The following are quotes from Stephen King‘s Misery and the thoughts that they provoked in me. Disclaimer: I read the book on my Kindle Paperwhite so the locations refer to that version of the book (sorry if you were looking for page numbers).
“A kind of grand odyssey to somewhere, a way to reacquaint himself with reality after the fictional terrain of the novel.”(L. 423-424)
“His other deductions might be like houses built on quicksand, but this view of Annie Wilkes seemed to him as solid as the Rock of Gibraltar.” (L. 1090-1091)”
He sat quietly, almost dozing, waiting for something to happen, really aware of nothing at all except that things were happening down below, that whole edifices of make-believe were being erected, judged, found wanting, and torn down again in the wink of an eye.” (L. 2161-2162)
In this novel, King had the seemingly impossible task of explaining a lot of things that not a lot of people can relate to, including himself. I mean how many people are forced with the treat of death to write a book? To do this, he uses the idea of landmarks as a conceit: Describing his back and forth movement from consciousness and unconsciousness, Paul Sheldon refers to a piling of rock at a beach that he had visited in his youth. With this idea he also describes how it feels to fall into the whole in a story (L. 423-424), the process of writing (L. 2161-2162), and the sanity of his captor (L. 354-356 [quote found in image caption], 1090-1091).
“He lay in the bed with his legs making shapes like broken branches under the coverlet and cold sweat running down his face in little slow creeks, he lay and watched as she crossed to the corner and set the bucket down and then picked up the pieces of the bowl and took them out and came back and knelt by the bucket and fished in it and brought out a soapy rag and wrung it out and began to wash the dried soup from the wall.” (L. 558-560)
I wanted to quote this sentence because it exemplifies King’s ability to entertain and teach. In the passage above, Paul is impatiently waiting for Annie to clean up the mess with the bucket so that she can give him his pain medication. By crafting a long and tedious sentence, King is putting the reader through the same impatience-inducing process.
“That she would do that to him—that she could, when he had spent most of his adult life thinking the word writer was the most important definition of himself—made her seem utterly monstrous, something he must escape. She really was an idol, and if she didn’t kill him, she might kill what was in him.” (L. 654-653)
Paul killed off the character that had made him famous. He didn’t feel good about the Misery series anymore. He hadn’t meant for it to go as far as it had and it was glad that it was over—but Annie forced him to revisit it, to make Misery a phoenix and bring her back to life. In the beginning this process made him feel like he was dying on the inside. Does this apply to all writers? Is it misery to write something you are not passionate about? What about—and this is the question that I ask myself when I’m laying around doing nothing instead of writing—what about being passionate and not writing at all? Isn’t that just as bad?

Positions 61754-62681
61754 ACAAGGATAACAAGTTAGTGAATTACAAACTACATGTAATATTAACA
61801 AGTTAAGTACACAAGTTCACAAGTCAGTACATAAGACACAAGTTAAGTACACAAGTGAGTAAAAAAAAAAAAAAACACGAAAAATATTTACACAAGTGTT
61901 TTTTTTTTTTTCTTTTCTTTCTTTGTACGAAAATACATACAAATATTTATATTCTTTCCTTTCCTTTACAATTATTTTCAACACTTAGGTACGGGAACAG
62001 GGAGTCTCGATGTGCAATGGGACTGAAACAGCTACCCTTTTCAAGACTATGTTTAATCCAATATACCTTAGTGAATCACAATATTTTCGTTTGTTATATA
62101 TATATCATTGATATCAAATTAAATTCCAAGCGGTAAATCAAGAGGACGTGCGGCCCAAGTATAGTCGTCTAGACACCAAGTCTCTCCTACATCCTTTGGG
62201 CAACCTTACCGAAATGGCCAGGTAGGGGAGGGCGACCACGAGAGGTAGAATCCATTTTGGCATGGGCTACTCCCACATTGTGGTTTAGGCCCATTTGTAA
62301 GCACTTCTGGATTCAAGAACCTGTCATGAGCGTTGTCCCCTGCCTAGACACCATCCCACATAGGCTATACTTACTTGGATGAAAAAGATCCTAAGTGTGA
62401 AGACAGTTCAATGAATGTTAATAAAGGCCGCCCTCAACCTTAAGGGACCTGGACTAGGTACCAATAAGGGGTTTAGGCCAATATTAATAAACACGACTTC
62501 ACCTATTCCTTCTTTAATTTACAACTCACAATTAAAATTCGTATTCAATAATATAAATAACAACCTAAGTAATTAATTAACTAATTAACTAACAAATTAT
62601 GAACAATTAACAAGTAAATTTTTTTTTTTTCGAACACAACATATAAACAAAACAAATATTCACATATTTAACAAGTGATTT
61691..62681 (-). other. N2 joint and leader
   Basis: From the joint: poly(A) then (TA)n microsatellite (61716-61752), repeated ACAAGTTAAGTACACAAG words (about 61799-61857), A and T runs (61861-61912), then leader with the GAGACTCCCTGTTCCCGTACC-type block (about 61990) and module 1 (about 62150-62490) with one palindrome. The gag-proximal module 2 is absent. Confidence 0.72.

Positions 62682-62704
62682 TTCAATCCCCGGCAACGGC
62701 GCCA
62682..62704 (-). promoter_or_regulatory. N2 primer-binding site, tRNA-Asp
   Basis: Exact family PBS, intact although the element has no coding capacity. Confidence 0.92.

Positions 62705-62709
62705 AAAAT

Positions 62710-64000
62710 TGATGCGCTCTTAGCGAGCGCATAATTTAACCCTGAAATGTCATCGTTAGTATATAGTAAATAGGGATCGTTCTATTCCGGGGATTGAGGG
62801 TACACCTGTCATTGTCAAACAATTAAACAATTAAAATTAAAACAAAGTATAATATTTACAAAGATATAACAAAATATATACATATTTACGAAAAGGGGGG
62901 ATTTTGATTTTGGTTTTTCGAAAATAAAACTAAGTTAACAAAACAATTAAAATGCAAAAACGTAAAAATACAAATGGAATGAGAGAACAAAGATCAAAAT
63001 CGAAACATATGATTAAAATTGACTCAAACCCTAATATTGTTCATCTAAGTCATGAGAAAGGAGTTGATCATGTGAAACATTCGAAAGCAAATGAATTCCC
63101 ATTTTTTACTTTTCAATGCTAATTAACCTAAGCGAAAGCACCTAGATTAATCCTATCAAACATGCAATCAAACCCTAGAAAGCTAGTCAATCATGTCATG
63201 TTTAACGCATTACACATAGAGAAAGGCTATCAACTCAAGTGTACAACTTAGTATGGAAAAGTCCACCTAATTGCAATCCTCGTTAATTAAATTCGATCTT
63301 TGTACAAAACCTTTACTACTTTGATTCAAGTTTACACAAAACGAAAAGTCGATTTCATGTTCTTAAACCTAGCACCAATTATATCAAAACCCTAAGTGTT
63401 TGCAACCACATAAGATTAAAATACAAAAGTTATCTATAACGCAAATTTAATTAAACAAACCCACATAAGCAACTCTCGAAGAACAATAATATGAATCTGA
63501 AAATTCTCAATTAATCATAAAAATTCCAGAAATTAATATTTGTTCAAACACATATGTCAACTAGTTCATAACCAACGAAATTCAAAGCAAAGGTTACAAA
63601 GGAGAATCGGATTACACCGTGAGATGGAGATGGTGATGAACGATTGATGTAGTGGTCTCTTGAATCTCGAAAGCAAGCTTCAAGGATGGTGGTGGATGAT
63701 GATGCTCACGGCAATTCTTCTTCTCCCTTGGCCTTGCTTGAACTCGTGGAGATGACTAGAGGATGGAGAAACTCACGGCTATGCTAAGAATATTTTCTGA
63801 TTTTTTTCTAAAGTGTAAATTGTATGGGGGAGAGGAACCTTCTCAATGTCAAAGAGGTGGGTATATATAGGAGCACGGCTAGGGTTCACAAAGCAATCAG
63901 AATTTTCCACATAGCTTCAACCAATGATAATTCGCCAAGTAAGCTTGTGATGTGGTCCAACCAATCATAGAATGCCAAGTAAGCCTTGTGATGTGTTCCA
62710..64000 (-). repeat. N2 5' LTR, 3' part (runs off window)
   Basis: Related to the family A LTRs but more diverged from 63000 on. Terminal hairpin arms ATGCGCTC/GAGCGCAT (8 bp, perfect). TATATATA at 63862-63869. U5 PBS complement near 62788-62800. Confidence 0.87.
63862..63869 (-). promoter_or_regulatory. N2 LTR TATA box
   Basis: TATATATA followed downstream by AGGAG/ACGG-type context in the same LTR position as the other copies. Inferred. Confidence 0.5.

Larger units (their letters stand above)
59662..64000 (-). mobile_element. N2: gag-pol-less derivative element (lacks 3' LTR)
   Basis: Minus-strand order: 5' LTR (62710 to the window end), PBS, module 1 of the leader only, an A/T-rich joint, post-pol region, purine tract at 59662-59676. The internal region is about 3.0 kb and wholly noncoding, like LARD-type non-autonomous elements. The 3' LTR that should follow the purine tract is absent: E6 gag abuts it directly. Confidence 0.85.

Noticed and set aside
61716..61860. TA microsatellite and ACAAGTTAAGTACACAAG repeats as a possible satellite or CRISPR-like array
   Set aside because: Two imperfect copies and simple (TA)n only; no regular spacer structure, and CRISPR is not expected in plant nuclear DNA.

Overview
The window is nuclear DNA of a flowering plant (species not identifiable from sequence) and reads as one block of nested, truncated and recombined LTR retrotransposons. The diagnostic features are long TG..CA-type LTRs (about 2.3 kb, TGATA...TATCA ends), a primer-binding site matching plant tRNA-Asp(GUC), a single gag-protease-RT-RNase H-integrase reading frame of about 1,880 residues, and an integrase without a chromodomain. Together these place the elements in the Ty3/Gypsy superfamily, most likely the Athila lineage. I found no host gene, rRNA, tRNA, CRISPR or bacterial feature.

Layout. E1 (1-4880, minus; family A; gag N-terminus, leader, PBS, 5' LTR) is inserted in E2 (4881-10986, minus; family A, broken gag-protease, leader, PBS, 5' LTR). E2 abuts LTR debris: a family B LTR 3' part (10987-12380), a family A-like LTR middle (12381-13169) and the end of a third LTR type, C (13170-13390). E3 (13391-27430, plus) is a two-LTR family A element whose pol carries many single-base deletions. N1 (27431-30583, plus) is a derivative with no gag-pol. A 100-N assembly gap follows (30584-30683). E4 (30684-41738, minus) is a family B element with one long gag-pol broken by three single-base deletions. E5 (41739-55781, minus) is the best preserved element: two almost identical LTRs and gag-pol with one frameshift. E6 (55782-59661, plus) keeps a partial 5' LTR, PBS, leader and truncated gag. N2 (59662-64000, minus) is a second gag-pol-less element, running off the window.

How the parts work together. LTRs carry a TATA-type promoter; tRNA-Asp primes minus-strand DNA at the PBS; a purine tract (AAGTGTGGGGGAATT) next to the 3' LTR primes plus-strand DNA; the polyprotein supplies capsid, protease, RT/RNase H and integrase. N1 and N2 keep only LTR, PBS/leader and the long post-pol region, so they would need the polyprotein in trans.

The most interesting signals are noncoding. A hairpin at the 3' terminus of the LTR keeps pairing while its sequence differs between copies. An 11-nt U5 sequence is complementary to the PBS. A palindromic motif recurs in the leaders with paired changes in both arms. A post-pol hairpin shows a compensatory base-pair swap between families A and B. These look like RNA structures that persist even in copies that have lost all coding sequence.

“Not all her gear was stowed right; lots of it was rolling around in the holds.” (L. 659-660)
In the quote above, King is describing the mind of Annie and perhaps the miserable mind of a writer—plus I enjoy this quote because at the time I was actually sitting on a plane with luggage stowed above my head. Location. Location. Location.
“God takes us when He thinks it’s time and a writer is God to the people in a story, he made them up just like God made us up and no one can get hold of God to make him explain…” (L. 770-771)
This idea, opining a truth about a writer’s relationship to his characters, takes a wider view of narration and gives an added meaning to the term omniscient.
“He had chalked it off to the pain and to being in a situation where he was not just writing for his supper but for his life.” (L. 2044-2045)
This made me think: What motivates a writer? Interestingly enough, JK Rowling was living on state benefits before she created the Harry Potter series. Rowling may not have been in a life or death situation, but could it be that being at that low point in her life motivated her to write? What would it take for writing to be necessary to survival?
“Yet there was always a deadline, a time after which you had to leave the circle, and most writers knew it. If a book remained roadblocked long enough, it began to decay, to fall apart; all the little tricks and illusions started to show.” (L. 2149-2151)
“A person might as well not write a book at all, if there’s no one around to read it. Do you get me?” (L. 2907)
“‘It doesn’t matter,’ he said, ‘I’ll turn in after awhile. Sometimes you get it down or it gets away.'” (L. 4993-4994)
When you get right down to it Misery is an extremely scary piece of horror, but is it scarier for a writer? What say you writers?—have you ever started a story that hit a roadblock? Have you ever worried about whether someone will read your book or not? Did you ever go to bed with an idea in your head—eh, don’t worry, I’ll remember it tomorrow—and then forgot what it was the next day? I can’t say that these three quotes didn’t provoke in me a little extra panic.